I am amazed by the nonchalant and shame-free way that Bishops make this revelation, without any apparent awareness that Canon Law (249) requires The Clergy to be proficient in Latin. If a Diocesan Bishop were rebuking a cheeky young Curate for ignoring Canon Law, what would be his reaction if The Junior Cleric cheerfully (and nonchalantly) said: “Come off it, “Bish, dear”, nobody takes any notice of all that old Canonical C**p any more, nowadays !!! Crawl out from under your poncy Mitre and try to get real !!!”

But, apparently, there are Bishops who feel exactly this same disdainful contempt with regard to Canon Law. Is chirpy insouciance, combined with dereliction of duty, any less reprehensible when expressed in po-faced management-talk by self-important Bishops than it would be among lowly and racy Presbyters ?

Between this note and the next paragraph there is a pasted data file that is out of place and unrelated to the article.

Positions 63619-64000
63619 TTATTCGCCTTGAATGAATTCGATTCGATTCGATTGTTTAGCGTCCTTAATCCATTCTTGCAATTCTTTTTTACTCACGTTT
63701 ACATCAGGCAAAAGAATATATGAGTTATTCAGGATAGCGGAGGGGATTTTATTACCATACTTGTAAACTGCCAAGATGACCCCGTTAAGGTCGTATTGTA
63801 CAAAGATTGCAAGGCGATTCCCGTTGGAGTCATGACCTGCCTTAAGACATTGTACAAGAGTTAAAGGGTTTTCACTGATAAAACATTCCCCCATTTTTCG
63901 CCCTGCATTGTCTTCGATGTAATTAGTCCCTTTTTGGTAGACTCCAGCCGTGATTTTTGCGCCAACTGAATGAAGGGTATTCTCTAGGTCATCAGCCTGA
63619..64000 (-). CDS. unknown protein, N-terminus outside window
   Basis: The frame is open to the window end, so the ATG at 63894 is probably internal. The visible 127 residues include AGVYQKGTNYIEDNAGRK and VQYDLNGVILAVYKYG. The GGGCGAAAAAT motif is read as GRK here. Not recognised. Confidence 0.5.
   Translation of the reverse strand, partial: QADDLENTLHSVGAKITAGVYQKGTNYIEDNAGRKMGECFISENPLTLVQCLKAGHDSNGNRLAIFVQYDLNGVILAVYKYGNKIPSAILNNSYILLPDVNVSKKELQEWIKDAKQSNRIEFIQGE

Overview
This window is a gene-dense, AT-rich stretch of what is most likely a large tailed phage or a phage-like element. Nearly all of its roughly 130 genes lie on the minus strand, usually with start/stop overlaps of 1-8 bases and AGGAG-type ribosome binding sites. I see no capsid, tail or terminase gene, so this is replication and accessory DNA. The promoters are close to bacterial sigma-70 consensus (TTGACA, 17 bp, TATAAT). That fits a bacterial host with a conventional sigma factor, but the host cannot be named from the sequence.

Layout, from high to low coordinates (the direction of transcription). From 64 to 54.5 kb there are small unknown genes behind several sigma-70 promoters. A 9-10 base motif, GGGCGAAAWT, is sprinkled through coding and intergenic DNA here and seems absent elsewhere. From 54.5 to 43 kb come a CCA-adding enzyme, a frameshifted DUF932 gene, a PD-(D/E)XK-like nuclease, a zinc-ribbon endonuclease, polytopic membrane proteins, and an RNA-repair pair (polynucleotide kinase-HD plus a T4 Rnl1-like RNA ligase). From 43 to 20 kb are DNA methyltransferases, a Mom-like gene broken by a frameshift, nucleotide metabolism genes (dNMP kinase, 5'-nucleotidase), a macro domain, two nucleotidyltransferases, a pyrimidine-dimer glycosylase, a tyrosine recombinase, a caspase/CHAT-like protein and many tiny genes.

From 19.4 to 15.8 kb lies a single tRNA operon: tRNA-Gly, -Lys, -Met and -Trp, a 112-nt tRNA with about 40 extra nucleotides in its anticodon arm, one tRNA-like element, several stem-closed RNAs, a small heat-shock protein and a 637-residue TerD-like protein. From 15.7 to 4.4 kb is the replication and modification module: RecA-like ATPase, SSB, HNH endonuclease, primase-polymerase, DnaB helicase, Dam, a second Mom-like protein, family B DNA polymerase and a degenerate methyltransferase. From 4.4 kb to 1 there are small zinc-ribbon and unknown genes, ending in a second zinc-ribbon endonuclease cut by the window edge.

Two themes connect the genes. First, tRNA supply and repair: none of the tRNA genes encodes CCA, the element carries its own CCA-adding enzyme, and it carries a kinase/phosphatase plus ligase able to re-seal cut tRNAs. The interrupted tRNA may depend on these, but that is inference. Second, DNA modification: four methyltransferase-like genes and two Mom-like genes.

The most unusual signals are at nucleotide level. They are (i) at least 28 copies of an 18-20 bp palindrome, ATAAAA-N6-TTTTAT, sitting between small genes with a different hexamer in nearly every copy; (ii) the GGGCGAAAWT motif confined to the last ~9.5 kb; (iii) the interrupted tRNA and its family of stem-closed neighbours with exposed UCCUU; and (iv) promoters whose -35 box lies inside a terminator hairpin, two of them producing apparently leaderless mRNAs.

I am moved to repeat the actual Teaching of The Conciliar and Post-Conciliar Popes on this highly-important matter.


SAINT JOHN XXIII and Latin.

Roman Pontiffs do not commonly sign their Magisterial documents on The High Altar of Saint Peter's in the presence of The Body of Cardinals. But Saint John XXIII thus promulgated his Apostolic Constitution “Veterum Sapientia”, 1962, in which he insisted that the Latin language must remain central to the culture of Western Christianity. What on Earth could the good old gentleman have done in order to make his point more emphatically ?

That Letter was praised by Saint Paul VI (“Studia Latinitatis, 1964", . . . principem obtinere locum dicenda sane est”), who was anxious that Seminarians “magna cum cura et diligentia ad antiquas et humanas litteras informentur”; and Saint John Paul II (“Sapientia Christiana”) emphasised the requirement for knowledge of Latin “for the faculties of The Sacred Sciences, so that Students can understand and use the sources and documents of The Church”.